You can't be a good Christian if you don't love Al Sharpton
The way this preaching thing works is that most often, a preacher writes a sermon and after it’s all done, she or he thinks about a title, trying to come up with a few words that might serve to interest someone in hearing the sermon. Usually, the sermon comes first. The title comes second.
The title for today’s sermon (“You can’t be a good Christian if you don’t love Al Sharpton”) came to me literally years ago, long before I imagined a sermon to attach it to. I was listening to Cable News performers and politicians who were no champions of civil rights say all sorts of things about Rev. Sharpton who was speaking out on some of the most troubling social justice issues of the times. They didn’t like what he had to say and so they said things designed to make him the issue rather than racial justice or police shootings or income inequality or voting rights.
What he said sounded “Christian” enough to me and a title for a sermon came to mind, but I just couldn’t figure out a sermon to go with the title, that is until Professor Fredrick Douglas Dixon sent me a document he found in Martin Luther King’s FBI file, a memo to J. Edgar Hoover filling the boss in on what the Bureau had been doing to discredit Dr. King.
It’s noteworthy that much of King’s family believes Hoover had a role in the assassination. He was indeed behind much of the effort to destroy King’s reputation. I am reading a new biography of Malcolm X, which discloses that the disdain the Nation of Islam had for King was so great the Ku Klux Klan and its FBI informants felt comfortable enough to approach them about being part of a conspiracy to kill Dr. King. Proving the idea of eliminating King was on their mind if not on their agenda.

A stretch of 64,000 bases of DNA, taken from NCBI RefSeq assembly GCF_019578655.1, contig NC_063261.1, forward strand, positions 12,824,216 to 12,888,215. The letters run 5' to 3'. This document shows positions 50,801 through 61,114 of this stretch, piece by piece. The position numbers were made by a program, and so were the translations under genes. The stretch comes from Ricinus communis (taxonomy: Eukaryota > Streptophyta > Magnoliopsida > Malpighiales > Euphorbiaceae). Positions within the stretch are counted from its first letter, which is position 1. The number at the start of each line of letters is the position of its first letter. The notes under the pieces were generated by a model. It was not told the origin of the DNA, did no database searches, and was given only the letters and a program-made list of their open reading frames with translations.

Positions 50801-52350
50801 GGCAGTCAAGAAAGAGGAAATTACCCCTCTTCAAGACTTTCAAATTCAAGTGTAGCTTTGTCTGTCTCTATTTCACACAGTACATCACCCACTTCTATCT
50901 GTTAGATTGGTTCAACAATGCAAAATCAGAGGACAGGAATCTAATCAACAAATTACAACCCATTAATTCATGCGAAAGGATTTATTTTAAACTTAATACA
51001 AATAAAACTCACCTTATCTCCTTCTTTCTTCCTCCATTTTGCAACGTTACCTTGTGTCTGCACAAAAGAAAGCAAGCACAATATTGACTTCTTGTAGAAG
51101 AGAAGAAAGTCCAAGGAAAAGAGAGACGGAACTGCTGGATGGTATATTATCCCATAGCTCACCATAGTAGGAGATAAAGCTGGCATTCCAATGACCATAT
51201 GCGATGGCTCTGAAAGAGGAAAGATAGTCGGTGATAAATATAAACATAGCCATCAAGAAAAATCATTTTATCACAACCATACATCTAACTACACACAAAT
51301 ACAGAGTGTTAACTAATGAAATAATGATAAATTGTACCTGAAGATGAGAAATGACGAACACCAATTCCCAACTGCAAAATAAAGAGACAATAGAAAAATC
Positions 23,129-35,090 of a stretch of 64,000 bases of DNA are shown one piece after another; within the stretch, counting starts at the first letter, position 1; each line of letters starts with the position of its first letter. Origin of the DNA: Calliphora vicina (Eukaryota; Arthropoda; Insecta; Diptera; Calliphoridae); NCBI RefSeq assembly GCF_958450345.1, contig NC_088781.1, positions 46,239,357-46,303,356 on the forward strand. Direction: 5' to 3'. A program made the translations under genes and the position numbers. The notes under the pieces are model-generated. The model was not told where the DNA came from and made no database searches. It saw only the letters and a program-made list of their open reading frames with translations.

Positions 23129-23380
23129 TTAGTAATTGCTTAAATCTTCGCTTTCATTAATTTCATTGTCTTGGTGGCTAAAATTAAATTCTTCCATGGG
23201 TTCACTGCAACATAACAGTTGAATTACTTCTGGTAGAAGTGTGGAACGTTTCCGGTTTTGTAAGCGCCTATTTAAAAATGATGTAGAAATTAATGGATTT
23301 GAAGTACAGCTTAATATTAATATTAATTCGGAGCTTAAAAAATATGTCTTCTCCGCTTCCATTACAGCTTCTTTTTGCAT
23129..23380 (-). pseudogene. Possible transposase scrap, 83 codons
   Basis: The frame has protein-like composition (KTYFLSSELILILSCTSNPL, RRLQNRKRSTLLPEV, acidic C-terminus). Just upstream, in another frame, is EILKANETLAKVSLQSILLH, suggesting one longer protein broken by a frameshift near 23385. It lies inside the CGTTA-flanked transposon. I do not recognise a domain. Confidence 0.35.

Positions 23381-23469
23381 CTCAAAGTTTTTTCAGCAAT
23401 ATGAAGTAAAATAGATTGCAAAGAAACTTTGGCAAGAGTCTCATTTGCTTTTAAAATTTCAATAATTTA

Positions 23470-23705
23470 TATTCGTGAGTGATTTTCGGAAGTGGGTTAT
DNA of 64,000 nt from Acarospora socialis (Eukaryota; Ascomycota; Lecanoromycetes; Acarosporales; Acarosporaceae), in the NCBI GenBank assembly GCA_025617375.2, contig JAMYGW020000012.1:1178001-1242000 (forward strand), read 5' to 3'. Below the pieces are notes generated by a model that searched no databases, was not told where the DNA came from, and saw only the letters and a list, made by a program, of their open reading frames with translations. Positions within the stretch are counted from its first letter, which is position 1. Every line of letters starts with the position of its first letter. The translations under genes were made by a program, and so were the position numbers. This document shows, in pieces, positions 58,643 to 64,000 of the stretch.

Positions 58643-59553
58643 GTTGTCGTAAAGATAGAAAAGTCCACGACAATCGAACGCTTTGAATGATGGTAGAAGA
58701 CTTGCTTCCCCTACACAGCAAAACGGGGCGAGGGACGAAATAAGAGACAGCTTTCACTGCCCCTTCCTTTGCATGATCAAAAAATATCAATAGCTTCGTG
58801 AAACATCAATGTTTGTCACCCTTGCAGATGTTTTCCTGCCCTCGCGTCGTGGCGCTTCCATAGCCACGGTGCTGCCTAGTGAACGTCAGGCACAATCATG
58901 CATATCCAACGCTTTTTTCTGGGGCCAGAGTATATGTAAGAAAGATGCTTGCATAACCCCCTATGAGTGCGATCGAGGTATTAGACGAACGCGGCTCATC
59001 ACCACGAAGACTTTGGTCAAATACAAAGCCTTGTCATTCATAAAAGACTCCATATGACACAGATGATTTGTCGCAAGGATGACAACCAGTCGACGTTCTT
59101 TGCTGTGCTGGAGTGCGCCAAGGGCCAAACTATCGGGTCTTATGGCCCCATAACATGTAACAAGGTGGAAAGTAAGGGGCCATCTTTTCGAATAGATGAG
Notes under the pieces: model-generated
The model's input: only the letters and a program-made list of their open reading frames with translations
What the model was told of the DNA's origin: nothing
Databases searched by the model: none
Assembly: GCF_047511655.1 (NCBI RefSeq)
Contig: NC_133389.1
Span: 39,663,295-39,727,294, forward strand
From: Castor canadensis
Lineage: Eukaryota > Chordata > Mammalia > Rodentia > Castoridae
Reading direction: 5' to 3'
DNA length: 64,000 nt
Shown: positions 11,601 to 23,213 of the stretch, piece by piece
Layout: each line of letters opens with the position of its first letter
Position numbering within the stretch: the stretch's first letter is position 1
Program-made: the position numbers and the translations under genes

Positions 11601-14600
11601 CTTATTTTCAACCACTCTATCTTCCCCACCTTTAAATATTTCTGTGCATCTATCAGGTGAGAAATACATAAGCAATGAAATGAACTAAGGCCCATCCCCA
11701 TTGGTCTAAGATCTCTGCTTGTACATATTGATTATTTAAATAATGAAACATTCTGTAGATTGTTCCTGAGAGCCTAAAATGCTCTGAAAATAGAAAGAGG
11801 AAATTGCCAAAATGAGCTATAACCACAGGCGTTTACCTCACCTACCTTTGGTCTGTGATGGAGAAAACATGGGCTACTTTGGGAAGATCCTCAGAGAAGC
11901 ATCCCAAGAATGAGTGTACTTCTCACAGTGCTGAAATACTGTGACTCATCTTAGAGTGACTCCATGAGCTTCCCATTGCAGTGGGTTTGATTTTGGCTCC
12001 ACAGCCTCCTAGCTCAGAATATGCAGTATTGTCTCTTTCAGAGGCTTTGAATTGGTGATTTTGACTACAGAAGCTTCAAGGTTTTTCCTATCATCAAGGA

If you came of age after 1968, you’d think Martin Luther King was always beloved and revered. A day off work on his birthday. Monuments. Streets and schools named for him. Annual reruns of his “I Have a Dream” speech. But, the hard truth is that before his death, when he still had a voice and the courage to use it, he was largely despised.
During his lifetime, the top law enforcement agency in the country spent a great deal of its valuable time planning and carrying our dirty tricks and even unlawful acts to make King look bad to his own followers. They proudly memorialized it in that secret FBI report to Hoover. No awareness that one day their grandchildren might find out what they were up to and what kind of people they were.
Hoover put King on a list of Black leaders who QUOTE “must be destroyed” imploring FBI agents to do whatever it took to QUOTE “prevent the rise of a messiah.” Sound familiar? It does to those who read the Gospel story of the conspiracy to assassinate Jesus. What was it Caiaphas said about killing Jesus? “It is better that this one man should perish than the whole nation?” It’s exactly what J. Edgar Hoover thought about Martin Luther King.
As much as the political establishment hated Dr. King, if they thought about it at all, they would never have considered the possibility that the day would come when he would be considered a great American hero.
The memo is reprinted in part on your bulletin. Note the date in the upper right-hand corner. “April 4, 1968.” The very day Martin Luther King was murdered. The next day and in the coming years, those in power reluctantly began granting permission to Americans to start loving Dr. King. You see, so long as he was breathing and speaking and demanding justice, he was a threat that had to be defanged. Those who opposed racial justice worked hard to put a stain on his image. It worked.
According to an early 1968 Harris Poll, the man whose half-century of martyrdom we celebrate this week died with a disapproval rating of 75 percent. Just before the assassin murdered Dr. King, not only did three out of every four Americans dislike King, 60% of all African Americans disapproved of him and what he was trying to accomplish.
Or to put it in a context we can understand. More people approve of Donald Trump today than approved of Martin Luther King the month before he was shot to death.